It’s not often I see a film that makes me want to make a powerful statement like “must see” or more directly “WATCH THIS MOVIE”, especially a film on Netflix. However, probably for the first time, and maybe with a bit of cynicism towards more close minded and politically correct movie review and discussion websites and blogs, I have to say that “To the Bone” is one of this year’s must-see films as an in-your-face, well-acted, and brutally honest look at the risks associated with anorexia. It may not be a PERFECT film but it’s one you really have to see to appreciate.

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“To the Bone” stars Lily Collins as Ellen, also known as Eli later in the film, a college dropout who enters an inpatient program to try and manage her struggles with anorexia. For those who don’t know that is an eating disorder characterized by a strong desire to be thin usually brought on by insecurities of one’s weight. The program Eli enters is operated by Dr. William Beckham, played by Keanu Reeves, and sees Eli housed with numerous other patients suffering from their own anorexia battles with varying personalities, side effects, and origins to their individual cases. As Eli bonds with her fellow patients and makes progress in her own battle, several events send her into a spiral that undoes her progress and forces her to decide if she’d rather win her fight and live, or give in to her struggles and die.

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It should be noted that while I said you really SHOULD see this movie, it’s not for the faint of heart. It’s a brutal film that incorporates many real symptoms and destructive tendencies of actual anorexia patients into its plot and characterizations. The film even adds a warning before hand to cover its bases, a move done after the controversy of another Netflix original “13 Reasons” which focused on suicide. Before I delve into all the positives, and some of the negatives, of the overall film, I have to address all the controversy involved with this film. There was a lot of negativity surrounding this movie’s delicate subject matter and while many have called foul on such a movie being made out of fear that it would glorify the illness, I have to call complete BS on such a conclusion especially after watching the film itself.

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Throughout the entire movie we see the major impacts that anorexia has on Eli’s body. She does sit ups to help burn calories, resulting in bodily damage, and refuses to swallow her food even when in public. In some ways it comes off as a conscious choice and in other ways it seems to be an obsessive disorder associated with her anorexia. Then we get to see many different variations of the disorder among her peers in the home she stays in for the inpatient program. We see an anorexic MALE dancer recovering from a knee injury who finds the more pleasurable benefits of fine dining has helped him recover and cheers on his fellow patients to recovery. We see a pregnant woman who fears her anorexia may impact the health of her soon-to-be child. And we see a shy and reserved yet fear stricken anorexia patient dealing with issues of self-confidence.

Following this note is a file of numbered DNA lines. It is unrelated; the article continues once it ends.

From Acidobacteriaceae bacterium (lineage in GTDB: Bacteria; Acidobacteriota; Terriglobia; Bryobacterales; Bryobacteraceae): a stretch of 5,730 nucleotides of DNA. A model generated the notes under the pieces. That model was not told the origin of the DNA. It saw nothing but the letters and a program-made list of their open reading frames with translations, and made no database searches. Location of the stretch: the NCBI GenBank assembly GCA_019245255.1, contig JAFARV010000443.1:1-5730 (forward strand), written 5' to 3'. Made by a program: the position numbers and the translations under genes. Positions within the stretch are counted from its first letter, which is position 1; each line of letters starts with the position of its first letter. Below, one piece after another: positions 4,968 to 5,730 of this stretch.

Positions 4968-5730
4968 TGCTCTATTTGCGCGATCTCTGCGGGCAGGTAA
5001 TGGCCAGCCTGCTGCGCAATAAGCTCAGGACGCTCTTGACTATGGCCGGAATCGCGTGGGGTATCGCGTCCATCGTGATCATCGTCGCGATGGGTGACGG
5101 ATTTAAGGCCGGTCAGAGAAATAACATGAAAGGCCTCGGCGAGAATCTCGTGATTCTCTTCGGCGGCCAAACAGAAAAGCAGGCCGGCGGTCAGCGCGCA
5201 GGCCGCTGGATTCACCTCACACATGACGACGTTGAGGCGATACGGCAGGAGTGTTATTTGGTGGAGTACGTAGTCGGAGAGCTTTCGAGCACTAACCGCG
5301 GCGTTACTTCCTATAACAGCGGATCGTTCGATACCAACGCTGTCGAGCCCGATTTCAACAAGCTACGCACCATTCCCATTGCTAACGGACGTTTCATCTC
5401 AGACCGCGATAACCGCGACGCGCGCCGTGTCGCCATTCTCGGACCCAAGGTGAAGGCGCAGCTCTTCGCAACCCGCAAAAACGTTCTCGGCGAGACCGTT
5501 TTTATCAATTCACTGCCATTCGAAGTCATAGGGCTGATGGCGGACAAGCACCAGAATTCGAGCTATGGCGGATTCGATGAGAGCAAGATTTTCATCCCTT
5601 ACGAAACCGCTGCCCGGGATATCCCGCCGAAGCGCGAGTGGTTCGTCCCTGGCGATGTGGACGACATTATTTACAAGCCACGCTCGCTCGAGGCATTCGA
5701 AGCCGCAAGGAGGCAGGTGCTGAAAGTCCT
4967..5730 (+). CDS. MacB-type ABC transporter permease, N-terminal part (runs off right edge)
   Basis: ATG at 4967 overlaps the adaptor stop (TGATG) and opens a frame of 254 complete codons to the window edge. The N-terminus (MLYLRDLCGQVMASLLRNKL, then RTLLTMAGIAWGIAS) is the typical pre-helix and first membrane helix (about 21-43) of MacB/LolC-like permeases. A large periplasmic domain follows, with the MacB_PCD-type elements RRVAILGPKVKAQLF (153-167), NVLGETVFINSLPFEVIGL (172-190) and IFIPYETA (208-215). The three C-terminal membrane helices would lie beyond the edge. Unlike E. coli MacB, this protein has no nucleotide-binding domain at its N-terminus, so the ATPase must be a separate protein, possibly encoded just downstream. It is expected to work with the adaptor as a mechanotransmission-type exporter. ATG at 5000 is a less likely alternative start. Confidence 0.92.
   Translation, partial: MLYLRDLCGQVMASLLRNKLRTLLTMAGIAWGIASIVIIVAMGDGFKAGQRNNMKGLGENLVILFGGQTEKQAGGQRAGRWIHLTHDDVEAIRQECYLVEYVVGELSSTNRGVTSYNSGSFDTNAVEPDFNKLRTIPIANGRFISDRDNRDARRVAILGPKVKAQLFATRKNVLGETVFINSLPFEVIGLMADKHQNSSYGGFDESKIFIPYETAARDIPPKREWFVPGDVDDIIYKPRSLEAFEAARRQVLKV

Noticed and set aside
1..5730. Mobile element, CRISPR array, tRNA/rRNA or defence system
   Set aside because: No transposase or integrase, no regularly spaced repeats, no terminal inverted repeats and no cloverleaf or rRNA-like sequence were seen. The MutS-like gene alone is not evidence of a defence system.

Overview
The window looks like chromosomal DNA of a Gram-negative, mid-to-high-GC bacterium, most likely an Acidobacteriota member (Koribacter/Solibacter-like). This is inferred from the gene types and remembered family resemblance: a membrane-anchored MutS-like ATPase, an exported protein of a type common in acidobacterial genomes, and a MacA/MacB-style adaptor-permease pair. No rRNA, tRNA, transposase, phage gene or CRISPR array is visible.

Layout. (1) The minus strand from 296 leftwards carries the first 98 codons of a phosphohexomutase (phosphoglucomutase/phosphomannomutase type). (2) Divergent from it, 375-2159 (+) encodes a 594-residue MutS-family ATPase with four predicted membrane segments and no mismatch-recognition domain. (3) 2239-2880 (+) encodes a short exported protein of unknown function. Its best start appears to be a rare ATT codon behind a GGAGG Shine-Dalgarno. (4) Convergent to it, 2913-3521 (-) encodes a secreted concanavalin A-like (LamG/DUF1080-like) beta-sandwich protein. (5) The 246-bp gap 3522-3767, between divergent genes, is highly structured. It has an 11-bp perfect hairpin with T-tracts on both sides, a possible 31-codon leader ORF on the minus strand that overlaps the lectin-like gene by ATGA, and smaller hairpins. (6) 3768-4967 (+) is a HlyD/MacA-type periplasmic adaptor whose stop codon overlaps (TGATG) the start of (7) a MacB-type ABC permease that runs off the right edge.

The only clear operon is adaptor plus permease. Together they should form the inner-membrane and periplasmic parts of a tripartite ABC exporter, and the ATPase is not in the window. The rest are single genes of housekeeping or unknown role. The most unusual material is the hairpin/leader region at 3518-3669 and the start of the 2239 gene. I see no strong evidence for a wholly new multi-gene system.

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Each patient has their own underlying issues that may or may not be related to their anorexia while Eli herself deals with the results of her art, which drove a woman to suicide, as well as her shattered and splintered family life. It’s a display that shows not only the destructive nature and dangers of anorexia, but that conquering the illness is not as easy or simple as eating and that there are many factors that play into this and other disorders that people fail to understand or recognize. I would hope it makes people with the illness feel they are not alone and that they CAN fight back against it and everything else going on in their lives. While there may still be some who glorify the illness, like those who have offered the downright ridiculous statement that it would make people long for that community, “To the Bone” truly does show that the disorder itself is not worth the pain and that the CURE, not the disease, is what brings people together…the longing to live and to heal is what bonds these people not the fact that they are anorexic.

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I know I’ve rambled here, but all this brings me to the excellent acting in this film that pulls no punches in its presentation. Lily Collins provides a truly mesmerizing performance, complete with lost body weight to fit the role, as Ellen (Eli), a snarky and self-centered anorexia patient who doesn’t really seem to WANT to get better. What makes this character so amazing is that it’s hard to tell exactly what the origin of her disorder is. She suffers from a broken family life, depression from the suicide associated with the art she loves so much to produce, and she seemingly settled into her fate giving off a vibe that anorexia is a curse she believes she can’t possibly escape. There are so many layers to this character and Collins manages to bring every one of these layers to the surface throughout the film. It’s a fantastic performance to say the least and one worth appreciating. It’s not QUITE method acting, but it’s probably one of the most intense performances I’ve seen in a long time.